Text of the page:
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People tend to have a natural positive bias toward their vehicle. After all, it’s one of the most expensive purchase they’ll ever make. That explains why it’s rare to see an overall customer rating below 3.5/5 on Kelley Blue Book. However, the Honda Pilot is one of the few midsize SUVs that was heavily criticized by owners.

These concerns don’t bode well for Honda, as the Pilot has more competition now than ever with more three-row SUVs entering the market. This rings especially true considering the success of the Kia Telluride and Hyundai Palisade. Meanwhile, the 2021 Honda Pilot is built upon an aging platform and desperately needs a redesign.

So, what complaints do owners have about the Honda Pilot, and are these critiques fair? Let’s see what KBB’s reviews have to say.

Critics vs. owners: A difference of opinion 

A 2021 Honda Pilot on display
The 2021 Honda Pilot on display | Photo via Honda

Critic reviews tell a part of a story, but customer testimonials often hold more weight. These are people who commute to work, get groceries, and pick up their kids from soccer practice in this vehicle. They know about every nook and cranny, and they’ll explain the aspects they love and the ones they hate in detail.

KBB’s Honda Pilot page can be confusing at first glance. The experts gave the Pilot a reasonably decent rating of 4.6/5. However, the owner rating of 3.3/5 raises an eyebrow, especially when considering the typically high rating vehicles tend to receive in this category.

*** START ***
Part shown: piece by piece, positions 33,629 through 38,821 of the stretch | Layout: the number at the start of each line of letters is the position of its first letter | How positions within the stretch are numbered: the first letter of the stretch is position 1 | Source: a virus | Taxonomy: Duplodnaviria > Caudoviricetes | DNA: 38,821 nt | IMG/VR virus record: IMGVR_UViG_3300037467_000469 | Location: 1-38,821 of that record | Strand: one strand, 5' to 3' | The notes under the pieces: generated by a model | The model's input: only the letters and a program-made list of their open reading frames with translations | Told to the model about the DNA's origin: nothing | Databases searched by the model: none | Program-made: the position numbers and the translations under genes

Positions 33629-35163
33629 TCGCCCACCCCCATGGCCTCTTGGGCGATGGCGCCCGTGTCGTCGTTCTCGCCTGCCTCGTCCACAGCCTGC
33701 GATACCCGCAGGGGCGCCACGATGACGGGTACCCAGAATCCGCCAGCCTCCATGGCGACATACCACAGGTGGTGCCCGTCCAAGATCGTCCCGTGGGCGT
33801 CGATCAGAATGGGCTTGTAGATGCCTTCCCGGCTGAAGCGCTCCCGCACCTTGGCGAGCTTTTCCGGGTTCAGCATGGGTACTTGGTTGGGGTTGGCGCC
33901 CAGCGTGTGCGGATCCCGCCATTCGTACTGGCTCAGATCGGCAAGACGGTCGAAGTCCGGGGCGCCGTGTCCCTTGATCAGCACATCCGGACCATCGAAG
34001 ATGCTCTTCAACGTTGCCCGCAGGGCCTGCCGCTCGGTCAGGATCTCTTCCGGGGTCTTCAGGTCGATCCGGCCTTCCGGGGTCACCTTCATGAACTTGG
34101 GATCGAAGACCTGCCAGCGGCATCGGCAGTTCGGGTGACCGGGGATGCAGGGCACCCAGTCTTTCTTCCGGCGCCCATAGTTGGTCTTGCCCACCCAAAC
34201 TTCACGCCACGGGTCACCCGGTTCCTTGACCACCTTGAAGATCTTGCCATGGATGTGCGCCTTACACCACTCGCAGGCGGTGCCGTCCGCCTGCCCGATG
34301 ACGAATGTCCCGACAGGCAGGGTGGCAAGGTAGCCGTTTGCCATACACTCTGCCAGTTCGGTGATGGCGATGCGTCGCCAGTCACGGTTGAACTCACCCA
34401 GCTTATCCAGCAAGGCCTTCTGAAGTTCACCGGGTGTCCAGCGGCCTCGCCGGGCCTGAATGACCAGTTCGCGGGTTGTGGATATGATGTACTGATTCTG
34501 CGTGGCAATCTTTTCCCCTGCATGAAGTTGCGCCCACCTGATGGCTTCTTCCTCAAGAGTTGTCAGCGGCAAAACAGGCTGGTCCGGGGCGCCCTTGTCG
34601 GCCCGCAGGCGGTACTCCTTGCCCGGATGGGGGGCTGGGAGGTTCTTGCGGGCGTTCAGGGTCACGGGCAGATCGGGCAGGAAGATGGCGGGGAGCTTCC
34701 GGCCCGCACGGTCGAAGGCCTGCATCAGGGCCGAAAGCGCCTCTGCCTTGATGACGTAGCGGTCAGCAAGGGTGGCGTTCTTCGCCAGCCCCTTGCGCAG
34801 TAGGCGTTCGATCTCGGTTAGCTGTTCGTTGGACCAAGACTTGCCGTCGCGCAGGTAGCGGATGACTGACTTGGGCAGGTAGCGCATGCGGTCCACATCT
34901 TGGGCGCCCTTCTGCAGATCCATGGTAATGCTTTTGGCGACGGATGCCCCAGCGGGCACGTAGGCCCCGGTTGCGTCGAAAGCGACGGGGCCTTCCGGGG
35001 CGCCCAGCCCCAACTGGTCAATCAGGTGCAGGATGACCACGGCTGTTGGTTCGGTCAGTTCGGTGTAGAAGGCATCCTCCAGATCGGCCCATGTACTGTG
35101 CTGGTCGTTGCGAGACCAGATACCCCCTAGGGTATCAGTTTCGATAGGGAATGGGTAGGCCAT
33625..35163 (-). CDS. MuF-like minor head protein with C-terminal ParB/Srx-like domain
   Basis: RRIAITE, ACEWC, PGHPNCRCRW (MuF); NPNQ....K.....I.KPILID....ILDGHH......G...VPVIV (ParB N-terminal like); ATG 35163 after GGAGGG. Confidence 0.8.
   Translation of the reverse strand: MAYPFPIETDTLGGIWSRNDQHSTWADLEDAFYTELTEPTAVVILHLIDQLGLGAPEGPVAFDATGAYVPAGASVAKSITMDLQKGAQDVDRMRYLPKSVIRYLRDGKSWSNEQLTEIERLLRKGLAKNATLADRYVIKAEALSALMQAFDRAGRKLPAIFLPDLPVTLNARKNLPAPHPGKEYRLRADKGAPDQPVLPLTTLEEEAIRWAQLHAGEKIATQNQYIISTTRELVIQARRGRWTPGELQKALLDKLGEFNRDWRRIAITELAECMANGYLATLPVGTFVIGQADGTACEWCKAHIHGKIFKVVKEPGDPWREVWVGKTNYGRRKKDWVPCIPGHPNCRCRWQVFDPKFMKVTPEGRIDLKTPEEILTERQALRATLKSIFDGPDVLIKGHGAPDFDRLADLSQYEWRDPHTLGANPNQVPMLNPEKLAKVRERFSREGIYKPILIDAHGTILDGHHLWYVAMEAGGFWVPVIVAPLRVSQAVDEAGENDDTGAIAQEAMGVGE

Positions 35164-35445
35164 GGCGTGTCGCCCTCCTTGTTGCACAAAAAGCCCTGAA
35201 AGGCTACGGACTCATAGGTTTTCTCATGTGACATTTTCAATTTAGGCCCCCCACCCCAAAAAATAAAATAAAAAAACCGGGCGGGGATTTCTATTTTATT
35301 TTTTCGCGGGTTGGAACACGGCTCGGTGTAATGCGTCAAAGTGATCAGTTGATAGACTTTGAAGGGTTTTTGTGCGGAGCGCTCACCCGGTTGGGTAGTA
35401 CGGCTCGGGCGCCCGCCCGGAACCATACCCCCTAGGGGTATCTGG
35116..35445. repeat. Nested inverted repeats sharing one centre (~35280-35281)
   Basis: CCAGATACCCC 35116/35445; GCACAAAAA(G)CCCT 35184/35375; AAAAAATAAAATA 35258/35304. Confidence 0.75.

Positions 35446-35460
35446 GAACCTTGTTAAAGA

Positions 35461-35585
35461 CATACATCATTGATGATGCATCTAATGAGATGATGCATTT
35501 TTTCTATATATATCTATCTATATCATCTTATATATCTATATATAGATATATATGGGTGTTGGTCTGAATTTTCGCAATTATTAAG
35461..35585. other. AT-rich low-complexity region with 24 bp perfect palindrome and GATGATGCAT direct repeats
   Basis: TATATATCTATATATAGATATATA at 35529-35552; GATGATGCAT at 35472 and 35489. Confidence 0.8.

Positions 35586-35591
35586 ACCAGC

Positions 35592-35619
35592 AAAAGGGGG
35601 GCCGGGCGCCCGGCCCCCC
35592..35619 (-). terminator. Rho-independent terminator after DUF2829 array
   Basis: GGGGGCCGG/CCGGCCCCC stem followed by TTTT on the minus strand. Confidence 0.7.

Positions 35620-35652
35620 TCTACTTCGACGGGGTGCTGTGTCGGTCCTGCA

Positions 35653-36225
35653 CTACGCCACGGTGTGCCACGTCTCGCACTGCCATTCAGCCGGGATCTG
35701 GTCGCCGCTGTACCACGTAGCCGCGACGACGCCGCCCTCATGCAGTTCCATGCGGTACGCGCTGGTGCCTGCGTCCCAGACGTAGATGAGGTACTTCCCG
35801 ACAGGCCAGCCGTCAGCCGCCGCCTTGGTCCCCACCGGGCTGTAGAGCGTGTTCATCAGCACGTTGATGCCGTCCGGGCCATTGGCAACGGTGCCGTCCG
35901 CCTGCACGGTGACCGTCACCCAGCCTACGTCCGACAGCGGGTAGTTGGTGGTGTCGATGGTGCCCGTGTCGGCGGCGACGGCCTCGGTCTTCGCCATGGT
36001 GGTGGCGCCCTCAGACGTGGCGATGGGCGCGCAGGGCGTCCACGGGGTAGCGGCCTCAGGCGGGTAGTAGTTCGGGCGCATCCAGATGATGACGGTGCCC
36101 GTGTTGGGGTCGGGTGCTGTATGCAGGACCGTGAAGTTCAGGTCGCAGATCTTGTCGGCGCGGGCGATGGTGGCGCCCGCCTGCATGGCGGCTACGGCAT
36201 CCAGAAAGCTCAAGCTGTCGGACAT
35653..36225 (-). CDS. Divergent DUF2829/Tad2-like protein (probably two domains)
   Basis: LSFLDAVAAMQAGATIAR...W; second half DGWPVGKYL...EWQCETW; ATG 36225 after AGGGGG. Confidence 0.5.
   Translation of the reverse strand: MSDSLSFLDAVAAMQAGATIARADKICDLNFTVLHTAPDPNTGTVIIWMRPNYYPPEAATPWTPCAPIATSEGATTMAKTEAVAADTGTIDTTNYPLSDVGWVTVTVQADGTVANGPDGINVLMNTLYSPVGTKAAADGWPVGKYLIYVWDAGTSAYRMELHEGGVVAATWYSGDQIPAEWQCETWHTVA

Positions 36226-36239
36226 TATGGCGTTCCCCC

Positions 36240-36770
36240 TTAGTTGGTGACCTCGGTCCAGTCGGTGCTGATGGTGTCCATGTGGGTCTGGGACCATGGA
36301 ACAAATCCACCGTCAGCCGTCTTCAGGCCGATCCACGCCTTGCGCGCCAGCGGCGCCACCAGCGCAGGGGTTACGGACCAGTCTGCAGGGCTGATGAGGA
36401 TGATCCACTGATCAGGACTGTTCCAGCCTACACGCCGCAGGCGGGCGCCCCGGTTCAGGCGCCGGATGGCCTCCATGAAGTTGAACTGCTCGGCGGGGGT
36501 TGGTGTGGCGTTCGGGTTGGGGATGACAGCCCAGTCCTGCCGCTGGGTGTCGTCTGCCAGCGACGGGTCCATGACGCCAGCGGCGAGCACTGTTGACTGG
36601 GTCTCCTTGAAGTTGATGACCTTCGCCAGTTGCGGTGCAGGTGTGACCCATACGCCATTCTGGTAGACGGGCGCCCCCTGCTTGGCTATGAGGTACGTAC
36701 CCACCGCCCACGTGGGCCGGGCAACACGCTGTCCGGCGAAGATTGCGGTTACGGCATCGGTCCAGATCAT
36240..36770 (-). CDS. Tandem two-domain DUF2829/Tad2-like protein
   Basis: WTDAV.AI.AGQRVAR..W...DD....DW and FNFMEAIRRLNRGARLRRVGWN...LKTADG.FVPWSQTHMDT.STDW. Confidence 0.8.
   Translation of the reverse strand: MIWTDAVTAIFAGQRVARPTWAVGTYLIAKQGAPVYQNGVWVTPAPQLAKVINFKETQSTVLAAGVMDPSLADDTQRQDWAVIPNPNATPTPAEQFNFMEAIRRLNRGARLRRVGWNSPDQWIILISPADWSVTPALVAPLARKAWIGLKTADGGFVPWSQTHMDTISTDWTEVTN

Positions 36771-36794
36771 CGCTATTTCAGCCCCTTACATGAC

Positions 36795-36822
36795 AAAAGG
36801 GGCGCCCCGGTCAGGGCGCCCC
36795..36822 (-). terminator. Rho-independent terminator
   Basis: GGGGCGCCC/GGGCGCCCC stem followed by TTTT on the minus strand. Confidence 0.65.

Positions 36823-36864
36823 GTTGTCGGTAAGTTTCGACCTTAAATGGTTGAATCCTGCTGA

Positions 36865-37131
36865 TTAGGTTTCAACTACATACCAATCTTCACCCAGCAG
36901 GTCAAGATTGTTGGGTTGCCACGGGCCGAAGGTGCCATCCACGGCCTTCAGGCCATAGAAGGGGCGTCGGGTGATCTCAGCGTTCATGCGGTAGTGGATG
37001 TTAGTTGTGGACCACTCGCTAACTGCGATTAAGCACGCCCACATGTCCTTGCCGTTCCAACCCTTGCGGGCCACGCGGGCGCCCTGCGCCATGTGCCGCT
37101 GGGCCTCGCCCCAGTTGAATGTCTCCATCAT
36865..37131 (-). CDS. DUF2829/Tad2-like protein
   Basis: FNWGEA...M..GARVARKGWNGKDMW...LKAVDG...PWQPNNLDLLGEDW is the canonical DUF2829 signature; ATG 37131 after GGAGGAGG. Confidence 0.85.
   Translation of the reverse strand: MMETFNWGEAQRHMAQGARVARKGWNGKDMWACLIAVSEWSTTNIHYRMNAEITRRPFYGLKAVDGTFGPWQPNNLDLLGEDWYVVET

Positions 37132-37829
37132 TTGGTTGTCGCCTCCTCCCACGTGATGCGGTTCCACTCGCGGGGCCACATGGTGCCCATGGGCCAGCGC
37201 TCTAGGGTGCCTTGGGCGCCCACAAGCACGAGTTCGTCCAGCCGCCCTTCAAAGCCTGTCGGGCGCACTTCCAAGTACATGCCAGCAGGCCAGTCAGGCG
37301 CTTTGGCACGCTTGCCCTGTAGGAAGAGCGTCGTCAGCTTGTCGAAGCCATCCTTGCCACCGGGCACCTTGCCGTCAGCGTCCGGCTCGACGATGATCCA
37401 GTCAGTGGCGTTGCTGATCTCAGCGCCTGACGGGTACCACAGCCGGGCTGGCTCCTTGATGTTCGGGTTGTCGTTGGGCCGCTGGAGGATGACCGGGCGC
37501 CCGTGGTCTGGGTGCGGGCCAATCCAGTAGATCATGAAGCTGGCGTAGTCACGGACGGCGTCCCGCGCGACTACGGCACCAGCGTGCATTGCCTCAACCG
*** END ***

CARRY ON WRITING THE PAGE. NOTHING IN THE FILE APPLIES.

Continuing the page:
The reviews themselves don’t tend to point to a particular issue that plagues the Honda Pilot. Instead, drivers have found a variety of problems with varying levels of severity and annoyance.

What owners say about the Honda Pilot

The Honda Pilot was once a proud model, and older models like the 2014 Pilot make great used SUVs. However, everything seemed to go awry after Honda redesigned the Pilot for the 2016 model year. The manufacturer attempted to remedy the issue with a 2019 facelift, but prospective buyers are still awaiting a complete redesign.

Shuffling through KBB’s customer reviews, you’ll notice the phrase “do not buy” scattered throughout the comments. One such review with that title states, “This is my third Pilot, and I loved the 2005 and 2014. This one is garbage. Honda’s quality is gone.”

This reviewer, along with several others, complained of electrical problems and a crackling audio system. Indeed, these are annoying issues, but other troubles seem even more worrisome, as the vehicle appears to have problems across the board.

An owner of a 2019 Honda Pilot Touring, unfortunately, witnessed many of these faults within two years of owning the SUV. This reviewer said, “We had to replace the seat armrest (stitches were coming apart), center speaker casing (broken), passenger headlight (filled with condensation), radio amplifier and tuner (crackling issue), several recalls, transmission whining noises required removal and reinstallation of all underbody panels. In total, it spent over 30 days out of service for repairs with constant visits to the dealer to address issues. If you are looking for a reliable vehicle, get a Toyota.”

Notably, the reviews weren’t all negative. Many owners applauded the Honda Pilot’s dependable engine and transmission. After all, reliability is a significant factor in Honda’s stellar reputation.

Is the Honda Pilot worthy of consideration?

Everyone wants a dependable vehicle. In some ways, the Pilot may fill that role, as it will likely avoid costly powertrain problems down the road. However, electrical issues and quality issues can drive a person crazy. 
Additionally, the Pilot lacks value for its price, especially compared to rival models like the Kia Telluride. Unless you don’t mind day-to-day annoyances, it’d be best to explore another three-row SUV for your family.


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